White former Atlanta policeman charged in the death of unarmed black man
ATLANTA, July 16 (Reuters) - A white former Atlanta police officer was charged on Friday in the shooting death of an unarmed black man who he said was fleeing the scene of a crime and put his life in danger, claims that were refuted by investigators, a prosecutor said.
The charges come amid national unrest and Black Lives Matter protests over the deaths of two black men in Minneapolis and Baton Rouge at the hands of white officers and a national debate about race and the use of force by police.
James Burns, who was fired from the Atlanta Police Department on Tuesday, was charged in Fulton County with felony murder, aggravated assault with a deadly weapon and two counts of violation of his police oath, the Fulton County District Attorney's Office said in a statement.
District Attorney Paul Howard said he had requested an arrest warrant to be issued for Burns. It was unclear late on Friday if Burns had turned himself in to police.
Burns responded to a call about a suspected burglar breaking into cars on June 22. When he arrived at the scene, Devaris Caine Rogers, 22, jumped into a car and began to drive, an investigation report said.
Burns said Rogers drove toward him and that he fired into the vehicle because he thought he was in danger. Investigators said they found that Rogers made no attempt to strike Burns with the car he was driving and that Burns was never in danger.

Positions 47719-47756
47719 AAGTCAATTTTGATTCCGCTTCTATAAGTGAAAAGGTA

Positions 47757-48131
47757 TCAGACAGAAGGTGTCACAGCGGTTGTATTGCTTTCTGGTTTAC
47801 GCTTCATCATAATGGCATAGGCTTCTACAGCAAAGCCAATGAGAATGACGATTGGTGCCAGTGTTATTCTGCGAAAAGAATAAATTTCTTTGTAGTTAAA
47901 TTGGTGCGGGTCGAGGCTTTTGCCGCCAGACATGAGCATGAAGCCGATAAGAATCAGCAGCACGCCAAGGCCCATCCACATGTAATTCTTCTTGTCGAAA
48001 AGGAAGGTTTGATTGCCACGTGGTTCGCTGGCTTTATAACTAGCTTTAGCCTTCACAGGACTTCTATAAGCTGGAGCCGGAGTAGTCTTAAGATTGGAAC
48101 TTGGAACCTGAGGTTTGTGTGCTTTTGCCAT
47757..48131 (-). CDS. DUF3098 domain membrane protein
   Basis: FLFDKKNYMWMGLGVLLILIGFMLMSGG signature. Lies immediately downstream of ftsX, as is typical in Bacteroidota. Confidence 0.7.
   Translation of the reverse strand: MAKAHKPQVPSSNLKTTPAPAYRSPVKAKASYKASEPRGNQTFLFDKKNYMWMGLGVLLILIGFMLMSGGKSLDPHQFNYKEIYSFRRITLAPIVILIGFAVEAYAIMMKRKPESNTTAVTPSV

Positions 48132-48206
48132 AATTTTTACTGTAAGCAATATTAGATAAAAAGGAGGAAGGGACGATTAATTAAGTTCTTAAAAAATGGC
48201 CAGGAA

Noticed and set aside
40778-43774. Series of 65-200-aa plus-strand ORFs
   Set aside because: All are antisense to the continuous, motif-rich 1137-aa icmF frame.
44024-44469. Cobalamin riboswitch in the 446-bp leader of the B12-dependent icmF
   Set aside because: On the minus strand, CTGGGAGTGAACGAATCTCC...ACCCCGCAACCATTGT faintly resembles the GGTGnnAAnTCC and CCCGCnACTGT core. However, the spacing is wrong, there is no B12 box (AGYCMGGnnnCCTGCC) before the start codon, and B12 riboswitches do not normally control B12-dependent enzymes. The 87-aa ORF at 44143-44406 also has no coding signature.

"Burns was safely standing at the rear of his own patrol vehicle," Howard said.
A police review concluded that Burns could not have known if Rogers in fact was a suspect in a crime, police spokesman Warren Pickard said.
Pickard told Atlanta TV station 11Alive that the shooting could not have been racially motivated because there was no reason to think Burns knew Rogers was black.
Efforts have been made across the nation to ease racial tensions after several deaths of unarmed black men at the hands of police in cities such as Chicago, New York and Ferguson, Missouri over the last several years.
In Atlanta, ongoing protests over the deaths in Baton Rouge and Minneapolis drew crowds of thousands and have shut down major thoroughfares for hours.
The Atlanta mayor and police chief are considering city-wide curfews if the protests continue. They plan to meet protest leaders on Monday in an attempt to ease tensions. (Additional reporting by Brendan O'Brien in Milwaukee; Editing by Paul Tait)